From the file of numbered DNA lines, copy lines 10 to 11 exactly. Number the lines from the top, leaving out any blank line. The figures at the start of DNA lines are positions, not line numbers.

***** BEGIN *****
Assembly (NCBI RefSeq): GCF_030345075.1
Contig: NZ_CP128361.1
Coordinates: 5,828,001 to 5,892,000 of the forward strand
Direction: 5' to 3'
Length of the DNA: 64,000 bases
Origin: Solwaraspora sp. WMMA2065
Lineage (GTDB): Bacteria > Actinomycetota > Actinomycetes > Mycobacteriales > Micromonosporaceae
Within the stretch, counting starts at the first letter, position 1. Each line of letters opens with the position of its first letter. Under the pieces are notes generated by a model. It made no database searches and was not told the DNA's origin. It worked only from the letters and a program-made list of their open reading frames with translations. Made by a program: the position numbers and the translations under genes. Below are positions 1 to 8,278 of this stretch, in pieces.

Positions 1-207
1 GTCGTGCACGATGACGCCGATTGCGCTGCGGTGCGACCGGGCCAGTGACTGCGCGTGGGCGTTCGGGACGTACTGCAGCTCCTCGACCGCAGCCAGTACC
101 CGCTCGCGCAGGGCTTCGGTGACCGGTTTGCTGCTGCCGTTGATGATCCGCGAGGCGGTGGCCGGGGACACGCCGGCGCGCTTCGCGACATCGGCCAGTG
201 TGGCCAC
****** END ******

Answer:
1 GTCGTGCACGATGACGCCGATTGCGCTGCGGTGCGACCGGGCCAGTGACTGCGCGTGGGCGTTCGGGACGTACTGCAGCTCCTCGACCGCAGCCAGTACC
101 CGCTCGCGCAGGGCTTCGGTGACCGGTTTGCTGCTGCCGTTGATGATCCGCGAGGCGGTGGCCGGGGACACGCCGGCGCGCTTCGCGACATCGGCCAGTG